BANGKOK — The arrest of a man last night for sharing a music video allegedly mocking and defaming junta leader Prayuth Chan-ocha is evidence of an attempt to make him “untouchable” by satire or criticism, a human rights observer said.
Narong Ruengthanawong, 39, was arrested for sharing “For Our Beloved Uncle,” a video which allegedly mocked and defamed Prayuth on Line, and now the former Bang Kaen District council and Pheu Thai Party member is charged with violating the Computer Crime Act. Announcing his arrest at 8pm on Thursday night at Bangkok’s Chokchai Police Station, police said they were also seeking the song’s creator and whoever spread it online.
“There’s a systematic attempt to shield Prayuth and other junta leaders from public criticism,” Sunai Phasuk, a senior researcher at Human Rights Watch, said Friday morning.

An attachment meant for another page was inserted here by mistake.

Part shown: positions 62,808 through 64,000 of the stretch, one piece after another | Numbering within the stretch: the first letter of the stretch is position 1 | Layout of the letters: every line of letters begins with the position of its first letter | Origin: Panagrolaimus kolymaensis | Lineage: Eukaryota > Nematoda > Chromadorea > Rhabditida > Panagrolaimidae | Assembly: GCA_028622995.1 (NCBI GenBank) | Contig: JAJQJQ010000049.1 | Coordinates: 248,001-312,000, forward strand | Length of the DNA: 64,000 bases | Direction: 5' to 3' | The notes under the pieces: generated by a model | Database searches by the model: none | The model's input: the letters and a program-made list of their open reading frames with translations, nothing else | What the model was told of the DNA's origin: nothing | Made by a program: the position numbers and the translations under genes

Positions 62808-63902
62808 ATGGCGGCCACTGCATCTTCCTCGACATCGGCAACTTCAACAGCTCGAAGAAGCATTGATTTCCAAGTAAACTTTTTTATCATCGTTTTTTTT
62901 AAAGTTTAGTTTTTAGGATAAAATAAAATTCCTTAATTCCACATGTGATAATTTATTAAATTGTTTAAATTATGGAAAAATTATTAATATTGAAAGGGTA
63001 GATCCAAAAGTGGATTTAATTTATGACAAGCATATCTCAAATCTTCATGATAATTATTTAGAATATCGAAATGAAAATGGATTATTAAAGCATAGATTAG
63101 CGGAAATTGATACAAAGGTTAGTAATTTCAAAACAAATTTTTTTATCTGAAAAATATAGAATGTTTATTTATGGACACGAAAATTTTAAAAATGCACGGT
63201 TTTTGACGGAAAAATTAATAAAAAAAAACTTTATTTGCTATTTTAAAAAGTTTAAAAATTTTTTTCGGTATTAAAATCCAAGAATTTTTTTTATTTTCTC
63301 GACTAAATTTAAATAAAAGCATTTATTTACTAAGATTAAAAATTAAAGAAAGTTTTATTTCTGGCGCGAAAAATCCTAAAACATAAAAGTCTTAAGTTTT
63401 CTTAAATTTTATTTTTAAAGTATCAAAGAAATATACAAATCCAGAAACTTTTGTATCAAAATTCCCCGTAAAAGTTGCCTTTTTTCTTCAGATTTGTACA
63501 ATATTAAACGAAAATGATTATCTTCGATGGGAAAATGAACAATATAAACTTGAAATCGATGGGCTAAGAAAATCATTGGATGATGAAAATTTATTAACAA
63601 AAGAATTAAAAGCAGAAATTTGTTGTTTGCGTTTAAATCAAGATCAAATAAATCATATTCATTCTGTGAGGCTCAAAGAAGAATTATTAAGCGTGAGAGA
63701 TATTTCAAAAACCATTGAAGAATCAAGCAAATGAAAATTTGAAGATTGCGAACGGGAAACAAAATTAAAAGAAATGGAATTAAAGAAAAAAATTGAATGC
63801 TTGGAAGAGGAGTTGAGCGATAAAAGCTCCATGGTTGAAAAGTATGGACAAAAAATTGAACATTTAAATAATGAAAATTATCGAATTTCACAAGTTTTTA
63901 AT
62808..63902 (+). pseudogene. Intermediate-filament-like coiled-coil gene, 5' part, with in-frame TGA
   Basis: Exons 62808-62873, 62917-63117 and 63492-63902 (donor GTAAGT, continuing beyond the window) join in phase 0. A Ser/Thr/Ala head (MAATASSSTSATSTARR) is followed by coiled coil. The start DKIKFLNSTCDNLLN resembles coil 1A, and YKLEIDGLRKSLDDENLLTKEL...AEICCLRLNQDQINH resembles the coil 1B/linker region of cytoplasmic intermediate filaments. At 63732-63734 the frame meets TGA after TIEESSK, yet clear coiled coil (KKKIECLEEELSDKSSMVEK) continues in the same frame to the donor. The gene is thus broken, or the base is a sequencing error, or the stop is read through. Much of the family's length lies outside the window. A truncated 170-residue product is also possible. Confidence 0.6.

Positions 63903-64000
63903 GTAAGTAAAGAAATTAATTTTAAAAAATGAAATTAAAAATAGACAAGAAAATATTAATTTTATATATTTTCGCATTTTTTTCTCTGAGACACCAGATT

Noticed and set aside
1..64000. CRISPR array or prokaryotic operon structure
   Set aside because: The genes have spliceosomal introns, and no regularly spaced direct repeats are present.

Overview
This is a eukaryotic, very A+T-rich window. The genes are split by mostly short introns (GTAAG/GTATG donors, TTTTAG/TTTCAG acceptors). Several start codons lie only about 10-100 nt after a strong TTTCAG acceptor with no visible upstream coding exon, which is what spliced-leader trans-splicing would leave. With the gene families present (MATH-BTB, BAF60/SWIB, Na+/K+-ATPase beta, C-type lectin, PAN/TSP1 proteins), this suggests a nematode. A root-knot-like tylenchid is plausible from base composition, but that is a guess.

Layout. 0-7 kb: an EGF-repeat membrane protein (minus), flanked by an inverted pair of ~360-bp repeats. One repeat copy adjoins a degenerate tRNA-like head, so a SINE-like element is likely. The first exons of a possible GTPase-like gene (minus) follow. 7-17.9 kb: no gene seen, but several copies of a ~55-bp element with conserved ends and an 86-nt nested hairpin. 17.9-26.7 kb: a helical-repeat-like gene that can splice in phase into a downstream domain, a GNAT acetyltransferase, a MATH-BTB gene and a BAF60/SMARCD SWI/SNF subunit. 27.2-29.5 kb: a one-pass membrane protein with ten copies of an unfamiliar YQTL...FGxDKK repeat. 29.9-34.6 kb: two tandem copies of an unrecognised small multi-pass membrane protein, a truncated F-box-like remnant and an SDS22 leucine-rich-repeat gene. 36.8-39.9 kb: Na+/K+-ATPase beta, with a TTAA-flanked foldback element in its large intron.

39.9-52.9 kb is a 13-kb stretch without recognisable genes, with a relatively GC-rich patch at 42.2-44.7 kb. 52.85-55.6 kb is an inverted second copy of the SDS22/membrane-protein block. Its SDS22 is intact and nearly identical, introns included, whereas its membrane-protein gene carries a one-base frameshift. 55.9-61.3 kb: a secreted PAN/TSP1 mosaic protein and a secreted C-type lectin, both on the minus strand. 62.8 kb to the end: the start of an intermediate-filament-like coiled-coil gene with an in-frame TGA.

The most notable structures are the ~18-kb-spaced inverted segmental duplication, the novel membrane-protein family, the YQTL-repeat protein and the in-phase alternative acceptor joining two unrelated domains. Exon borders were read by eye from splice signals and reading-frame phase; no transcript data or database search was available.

Narong reportedly confessed to the crime, police said, and apologized to the junta-leader-cum-prime-minister, saying he thought the song was merely mocking Prayuth and just fun. No details were given by police as to how it defamed Prayuth.
“Junta leaders, including Prayuth, are becoming untouchable, while politicians can always be made fun of. They’re becoming untouchable and out of reach,” said Sunai, who added that although he has not seen or listened to the song himself, the use of the Computer Crime Act was excessive.
“It fits the pattern of trying to use serious charges against [these people], such as invoking the Computer Crime Act.”
Sunai added that it appears that the song was not widely shared or readily available. This, he added, suggests that there may be moles planted within anti-junta groups on social media by the military regime.